|Title:||Massive Open Online Courses (MOOCs) and the 'Revolution' in Higher Education: Implications for the African Higher Education|
|Authors:||A. Woldegiyorgis, Ayenachew|
|Keywords:||Moocs, higher education, revolution, open and distance learning|
|Publisher:||ST. MARY'S UNIVERSITY|
|Abstract:||Massive Open Online Courses (MOOCs) have been around only for less than a decade. In 2011 a pilot course - Introduction to Artificial Intelligence - by Sebastian Thrun and his colleagues at Stanford University gained an incredible success of attracting over 160,000 participants from all over the world. This marked the beginning of a new chapter in the development of higher education - soon a number of MOOC offering initiatives were launched and the popularity of the concept grew wildly. In the consequent years, dozens of top universities of the World opened up for MOOCs and millions of people from all walks of life and all over the world enrolled in the sharply increasing courses offered on such platforms. MOOCs gained coverage by both higher-education-concerned and general media outlets, and soon became a subject of heated debate. While the subject remains under-researched, MOOCs are largely regarded as 'revolutionizing' the way higher education is perceived and conducted. They have offered the promise that higher education can be accessed by anyone, anywhere, regardless of their socio economic backgrounds or their previous academic and work experiences. They also have epitomized the peer learning approach in higher education where a professor, perhaps along with few colleagues, can offer a course for hundreds of thousands of participants at a time, who mainly learn through cooperating with each other. There are both advocates and critics of MOOCs as to their contribution to the development of higher education. Often, however, the debate on the pros and cons of MOOCs is framed in general terms referring to the benefits and challenges embedded within their attributes. This paper tries to explore the potential implications of this new phenomenon for the African higher education. Considering the multitude of challenges and the pertinent limitation of capacity, the paper suggests what African higher education institutions can do to make the best use of this emerging dynamics.|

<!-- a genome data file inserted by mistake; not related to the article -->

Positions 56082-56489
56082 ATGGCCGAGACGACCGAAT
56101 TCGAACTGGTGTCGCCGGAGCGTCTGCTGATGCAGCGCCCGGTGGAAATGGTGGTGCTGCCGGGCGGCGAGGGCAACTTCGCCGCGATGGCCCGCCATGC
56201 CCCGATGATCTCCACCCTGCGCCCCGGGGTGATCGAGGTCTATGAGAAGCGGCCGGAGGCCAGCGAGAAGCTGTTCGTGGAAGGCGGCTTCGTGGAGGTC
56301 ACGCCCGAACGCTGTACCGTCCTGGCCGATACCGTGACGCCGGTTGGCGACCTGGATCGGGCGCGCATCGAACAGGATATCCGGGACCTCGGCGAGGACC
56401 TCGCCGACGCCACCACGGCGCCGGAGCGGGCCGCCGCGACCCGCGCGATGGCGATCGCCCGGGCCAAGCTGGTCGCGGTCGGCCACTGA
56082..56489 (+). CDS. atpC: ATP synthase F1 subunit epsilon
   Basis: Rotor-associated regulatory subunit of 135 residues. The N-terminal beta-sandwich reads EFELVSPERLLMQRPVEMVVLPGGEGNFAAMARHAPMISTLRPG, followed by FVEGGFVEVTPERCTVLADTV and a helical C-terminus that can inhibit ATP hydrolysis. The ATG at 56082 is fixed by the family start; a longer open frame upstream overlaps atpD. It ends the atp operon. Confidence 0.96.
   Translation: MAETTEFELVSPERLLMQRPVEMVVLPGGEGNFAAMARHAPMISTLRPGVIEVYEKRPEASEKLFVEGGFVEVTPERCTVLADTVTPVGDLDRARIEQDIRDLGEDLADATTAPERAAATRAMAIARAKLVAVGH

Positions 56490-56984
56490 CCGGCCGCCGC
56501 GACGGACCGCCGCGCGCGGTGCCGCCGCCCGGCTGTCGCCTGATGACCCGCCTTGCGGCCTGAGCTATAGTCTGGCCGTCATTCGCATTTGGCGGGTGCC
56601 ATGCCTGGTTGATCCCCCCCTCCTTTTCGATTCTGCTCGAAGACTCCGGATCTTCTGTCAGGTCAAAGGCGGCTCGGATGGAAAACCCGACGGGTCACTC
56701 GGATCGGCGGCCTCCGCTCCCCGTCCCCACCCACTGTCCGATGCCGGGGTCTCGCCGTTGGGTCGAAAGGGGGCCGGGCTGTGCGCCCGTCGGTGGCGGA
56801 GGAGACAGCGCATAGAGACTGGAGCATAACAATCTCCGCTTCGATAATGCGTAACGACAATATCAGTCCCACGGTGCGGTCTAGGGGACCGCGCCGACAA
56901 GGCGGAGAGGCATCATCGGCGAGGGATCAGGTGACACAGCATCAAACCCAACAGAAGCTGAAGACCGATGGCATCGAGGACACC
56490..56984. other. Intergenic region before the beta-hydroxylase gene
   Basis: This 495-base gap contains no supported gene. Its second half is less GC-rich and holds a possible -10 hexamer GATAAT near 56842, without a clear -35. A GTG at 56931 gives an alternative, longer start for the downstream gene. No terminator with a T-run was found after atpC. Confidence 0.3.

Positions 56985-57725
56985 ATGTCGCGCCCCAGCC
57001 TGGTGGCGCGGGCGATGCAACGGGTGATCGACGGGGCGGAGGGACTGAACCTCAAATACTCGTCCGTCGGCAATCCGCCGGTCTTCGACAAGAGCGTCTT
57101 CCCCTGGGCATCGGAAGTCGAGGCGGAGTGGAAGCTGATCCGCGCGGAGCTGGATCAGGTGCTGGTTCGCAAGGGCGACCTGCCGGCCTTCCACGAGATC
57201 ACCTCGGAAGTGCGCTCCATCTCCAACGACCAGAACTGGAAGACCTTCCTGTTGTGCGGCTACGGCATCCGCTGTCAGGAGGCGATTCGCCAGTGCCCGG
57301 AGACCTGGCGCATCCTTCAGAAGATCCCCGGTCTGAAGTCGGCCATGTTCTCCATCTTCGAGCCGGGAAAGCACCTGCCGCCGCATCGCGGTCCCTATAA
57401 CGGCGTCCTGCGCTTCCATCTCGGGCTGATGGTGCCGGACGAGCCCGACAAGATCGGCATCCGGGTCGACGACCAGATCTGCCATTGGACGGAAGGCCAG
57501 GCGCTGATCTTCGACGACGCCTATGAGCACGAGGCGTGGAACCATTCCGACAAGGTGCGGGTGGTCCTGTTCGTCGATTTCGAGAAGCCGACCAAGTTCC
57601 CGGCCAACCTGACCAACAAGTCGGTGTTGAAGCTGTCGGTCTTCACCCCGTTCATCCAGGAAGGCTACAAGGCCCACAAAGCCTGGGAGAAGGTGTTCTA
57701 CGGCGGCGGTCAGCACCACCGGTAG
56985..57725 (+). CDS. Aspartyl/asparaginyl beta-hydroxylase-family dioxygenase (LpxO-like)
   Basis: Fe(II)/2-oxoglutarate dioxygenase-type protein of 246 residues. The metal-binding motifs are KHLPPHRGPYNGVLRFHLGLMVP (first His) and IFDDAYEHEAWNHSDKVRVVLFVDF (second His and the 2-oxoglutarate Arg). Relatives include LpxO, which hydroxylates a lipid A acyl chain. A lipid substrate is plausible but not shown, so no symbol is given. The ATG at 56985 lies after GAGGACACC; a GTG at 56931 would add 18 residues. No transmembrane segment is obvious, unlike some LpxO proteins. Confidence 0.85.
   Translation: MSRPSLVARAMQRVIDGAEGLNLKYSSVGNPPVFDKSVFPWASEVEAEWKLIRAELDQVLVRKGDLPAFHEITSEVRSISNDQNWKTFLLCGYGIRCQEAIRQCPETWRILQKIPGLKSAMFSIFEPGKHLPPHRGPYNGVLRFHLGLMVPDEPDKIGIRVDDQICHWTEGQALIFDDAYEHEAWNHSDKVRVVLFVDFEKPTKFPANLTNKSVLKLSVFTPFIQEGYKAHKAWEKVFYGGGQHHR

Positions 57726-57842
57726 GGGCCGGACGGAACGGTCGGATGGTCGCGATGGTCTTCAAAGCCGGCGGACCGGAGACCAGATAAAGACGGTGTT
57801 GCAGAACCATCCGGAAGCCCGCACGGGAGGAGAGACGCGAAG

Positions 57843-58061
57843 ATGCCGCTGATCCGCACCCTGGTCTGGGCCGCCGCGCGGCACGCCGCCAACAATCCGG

|Appears in Collections:||Proceedings of the 13th International Conference on Private Higher Education in Africa|
|Ayenachew A. Woldegiyorgis (World Bank) and.pdf||354.84 kB||Adobe PDF||View/Open|
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